|Frederick C. "Fred" Clarke
|Clarke, Frederick C. "Fred"
Born: October 3, 1872 – Winterset, IA
Died: August 14, 1960 – Winfield, KS.
One of the greatest left fielders in National League history, Frederick C. Clarke was also the first of major league baseball's successful "boy managers." Clarke played for and managed the Pittsburgh Pirates for 16 seasons (1900-1915), including the first-ever World Series in 1903. The only player to have five base hits in his major league debut, Clarke ended his 22-season playing career with 2,703 hits, 219 triples, a .315 batting average and 527 stolen bases.
He batted .406 in 1897, second only to Willie Keeler's .432, the highest batting average in major league history. Twice he stole 60 bases in a season and eight times, 30 bases. Clarke put together a hitting streak that lasted 35 games at one time and 25 on another. He began his professional career in 1892 in Nebraska before entering the major leagues with the Louisville Colonels in 1894. Three years later, at 24-years of age, Clarke was named manager of the Colonels. In 1900, he was traded to Pittsburgh where he played and managed through 1915. In his 16 years as Pittsburgh's manager, the Pirates won four N.L. pennants (1901, '02, '03 and '09). His Pirates participated in the first World Series against the Boston Red Sox in 1903 and his 1909 team won the World Series.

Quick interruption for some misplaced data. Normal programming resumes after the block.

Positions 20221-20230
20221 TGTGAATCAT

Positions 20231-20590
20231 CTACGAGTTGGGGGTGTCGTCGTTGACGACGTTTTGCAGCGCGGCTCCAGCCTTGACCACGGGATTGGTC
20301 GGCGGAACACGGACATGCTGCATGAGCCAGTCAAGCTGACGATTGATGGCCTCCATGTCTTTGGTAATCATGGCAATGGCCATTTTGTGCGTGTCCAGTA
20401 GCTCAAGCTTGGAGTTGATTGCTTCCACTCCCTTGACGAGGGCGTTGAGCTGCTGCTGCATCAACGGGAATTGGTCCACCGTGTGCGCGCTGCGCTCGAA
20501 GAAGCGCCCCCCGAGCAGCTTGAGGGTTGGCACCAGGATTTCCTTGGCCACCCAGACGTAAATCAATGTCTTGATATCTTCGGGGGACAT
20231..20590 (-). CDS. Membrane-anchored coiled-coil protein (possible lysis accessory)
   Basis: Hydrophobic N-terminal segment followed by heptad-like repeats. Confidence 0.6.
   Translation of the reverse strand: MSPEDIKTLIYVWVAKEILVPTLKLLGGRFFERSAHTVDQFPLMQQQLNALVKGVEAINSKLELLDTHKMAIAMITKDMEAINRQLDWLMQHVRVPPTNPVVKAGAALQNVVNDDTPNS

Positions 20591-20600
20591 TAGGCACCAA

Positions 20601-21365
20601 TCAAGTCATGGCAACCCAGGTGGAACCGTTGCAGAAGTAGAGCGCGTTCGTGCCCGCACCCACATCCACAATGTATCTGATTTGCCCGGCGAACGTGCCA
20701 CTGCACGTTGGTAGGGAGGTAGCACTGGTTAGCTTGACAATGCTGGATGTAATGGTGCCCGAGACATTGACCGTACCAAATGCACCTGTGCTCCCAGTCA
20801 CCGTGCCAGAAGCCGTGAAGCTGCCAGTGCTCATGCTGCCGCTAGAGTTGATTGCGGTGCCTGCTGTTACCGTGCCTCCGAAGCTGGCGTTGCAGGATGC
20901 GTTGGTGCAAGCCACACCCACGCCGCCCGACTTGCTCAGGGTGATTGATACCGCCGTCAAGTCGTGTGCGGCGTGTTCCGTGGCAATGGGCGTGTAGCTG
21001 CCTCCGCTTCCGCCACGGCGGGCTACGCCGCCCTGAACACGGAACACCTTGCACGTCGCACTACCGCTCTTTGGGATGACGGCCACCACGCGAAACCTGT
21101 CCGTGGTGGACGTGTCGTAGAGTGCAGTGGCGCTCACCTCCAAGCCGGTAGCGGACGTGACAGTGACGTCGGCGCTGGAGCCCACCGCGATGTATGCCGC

Retirement & Honors
Clarke later served as chairman of the National Baseball Congress tournament in 1937 and president of the National Association of Leagues for Sandlot Clubs. He purchased land near his boyhood home of Winfield, Kansas, in the late 1890's and after his retirement, he returned home and lived there until his death in 1960. Clarke was inducted into Baseball Hall of Fame in 1945.